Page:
April 10, 2012
To expand its commitment to the protection of children, the American Basketball Association (ABA) is pleased to announce that it is partnering with the Traffic Jam Campaign to raise awareness and involvement in the fight against the trafficking and enslavement of children around the globe...The trafficking and exploitation of children is the ultimate form of bullying and control. The ABA is glad to now extend its involvement to make a difference in the most extreme cases of child maltreatment and endangerment."
Mr. Paul Collier, Community Development Director for the ABA, stated, "The ABA is proud to join forces with Traffic Jam as partners in combating human trafficking and anti-bullying throughout our country and world. Our partnership with Traffic Jam, along with the national appeal and popularity of the ABA, will bring into focus our commitment to improving awareness of these global issues affecting the lives of our children. Along with the worldwide successes and exposure already achieved by Traffic Jam, the ABA is partnering with Traffic Jam to create global change."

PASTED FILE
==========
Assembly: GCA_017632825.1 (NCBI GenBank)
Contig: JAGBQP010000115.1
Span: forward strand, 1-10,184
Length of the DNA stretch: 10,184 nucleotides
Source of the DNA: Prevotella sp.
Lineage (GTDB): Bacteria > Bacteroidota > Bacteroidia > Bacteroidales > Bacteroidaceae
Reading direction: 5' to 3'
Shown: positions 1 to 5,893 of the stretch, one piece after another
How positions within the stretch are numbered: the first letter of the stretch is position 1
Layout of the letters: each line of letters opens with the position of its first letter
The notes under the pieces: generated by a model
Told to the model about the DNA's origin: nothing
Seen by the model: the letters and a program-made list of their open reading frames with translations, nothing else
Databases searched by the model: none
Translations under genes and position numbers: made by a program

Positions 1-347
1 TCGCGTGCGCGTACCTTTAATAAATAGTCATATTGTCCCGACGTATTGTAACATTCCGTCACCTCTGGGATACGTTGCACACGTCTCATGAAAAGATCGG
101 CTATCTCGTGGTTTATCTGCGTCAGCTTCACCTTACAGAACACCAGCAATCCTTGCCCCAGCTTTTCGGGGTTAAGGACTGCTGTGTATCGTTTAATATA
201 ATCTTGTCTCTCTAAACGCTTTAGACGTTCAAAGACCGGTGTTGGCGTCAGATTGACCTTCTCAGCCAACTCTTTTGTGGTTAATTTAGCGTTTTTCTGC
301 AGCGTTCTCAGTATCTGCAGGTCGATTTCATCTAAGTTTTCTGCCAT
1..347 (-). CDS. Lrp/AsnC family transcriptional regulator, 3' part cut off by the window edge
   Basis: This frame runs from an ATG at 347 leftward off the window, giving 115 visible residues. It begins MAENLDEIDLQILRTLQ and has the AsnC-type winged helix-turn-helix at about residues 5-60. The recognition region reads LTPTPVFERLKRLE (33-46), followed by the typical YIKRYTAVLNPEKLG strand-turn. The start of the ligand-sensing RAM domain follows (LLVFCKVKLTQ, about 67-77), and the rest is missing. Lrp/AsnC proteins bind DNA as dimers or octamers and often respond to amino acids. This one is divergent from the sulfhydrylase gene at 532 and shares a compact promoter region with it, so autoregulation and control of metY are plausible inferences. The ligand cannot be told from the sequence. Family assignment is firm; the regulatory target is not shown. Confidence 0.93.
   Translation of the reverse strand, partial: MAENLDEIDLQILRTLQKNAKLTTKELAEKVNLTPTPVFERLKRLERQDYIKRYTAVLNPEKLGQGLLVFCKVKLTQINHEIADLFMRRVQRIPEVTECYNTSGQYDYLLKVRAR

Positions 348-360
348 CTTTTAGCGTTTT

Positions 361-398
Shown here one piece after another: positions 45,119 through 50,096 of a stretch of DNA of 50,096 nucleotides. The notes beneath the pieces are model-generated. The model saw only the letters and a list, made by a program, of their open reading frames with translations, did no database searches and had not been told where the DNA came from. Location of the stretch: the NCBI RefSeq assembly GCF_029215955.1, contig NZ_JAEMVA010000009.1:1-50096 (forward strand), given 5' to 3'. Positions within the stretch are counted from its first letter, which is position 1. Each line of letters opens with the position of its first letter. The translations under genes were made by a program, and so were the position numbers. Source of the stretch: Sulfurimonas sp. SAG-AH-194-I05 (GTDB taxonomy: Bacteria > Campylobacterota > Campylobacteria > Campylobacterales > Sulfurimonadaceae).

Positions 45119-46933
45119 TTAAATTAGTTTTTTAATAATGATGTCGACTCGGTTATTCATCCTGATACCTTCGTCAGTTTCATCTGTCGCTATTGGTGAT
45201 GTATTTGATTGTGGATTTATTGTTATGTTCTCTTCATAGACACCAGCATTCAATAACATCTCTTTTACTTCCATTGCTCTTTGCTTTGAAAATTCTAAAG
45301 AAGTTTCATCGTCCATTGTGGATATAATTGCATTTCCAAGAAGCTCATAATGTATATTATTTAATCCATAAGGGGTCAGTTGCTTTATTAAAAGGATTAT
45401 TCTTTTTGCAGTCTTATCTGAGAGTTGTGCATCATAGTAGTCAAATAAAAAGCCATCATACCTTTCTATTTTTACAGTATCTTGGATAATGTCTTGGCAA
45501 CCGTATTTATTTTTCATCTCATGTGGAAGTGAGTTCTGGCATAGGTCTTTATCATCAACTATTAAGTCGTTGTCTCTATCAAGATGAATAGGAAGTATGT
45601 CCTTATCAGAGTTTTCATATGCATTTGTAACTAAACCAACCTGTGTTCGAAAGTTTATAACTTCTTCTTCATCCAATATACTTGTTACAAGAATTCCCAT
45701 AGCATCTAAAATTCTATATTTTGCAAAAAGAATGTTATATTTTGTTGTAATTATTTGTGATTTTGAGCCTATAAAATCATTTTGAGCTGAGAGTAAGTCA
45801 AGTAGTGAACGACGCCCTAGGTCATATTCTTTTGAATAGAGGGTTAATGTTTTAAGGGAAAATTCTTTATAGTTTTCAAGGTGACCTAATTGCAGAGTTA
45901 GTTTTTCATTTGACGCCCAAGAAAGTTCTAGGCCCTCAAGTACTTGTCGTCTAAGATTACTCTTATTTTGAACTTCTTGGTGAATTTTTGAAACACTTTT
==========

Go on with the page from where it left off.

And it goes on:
Mr. Paul Myhill, Founder & CEO of the Traffic Jam Campaign, added, "the Traffic Jam Campaign works with musicians, athletes, celebrities and other cultural influences to stop the forcing of children into brothels, militias and factories. The ABA will provide us with an additional well-respected platform as players and fans work together to "jam up" child trafficking and slavery...The ABA can be found online at http://www.abalive.com.
The Traffic Jam Campaign works in over 75 countries through more than 120 trusted front-line partners who are engaged in trafficking prevention, rescue and aftercare programs. Over 15,000 children are free today due to Traffic Jam's involvement and funding of more than 420 projects. The Traffic Jam Campaign can be found online at http://www.trafficjam.org and on Facebook at http://www.facebook.com/trafficjamorg.
For the original version on PRWeb visit: http://www.prweb.com/releases/prwebABA/TrafficJam/prweb9389023.htm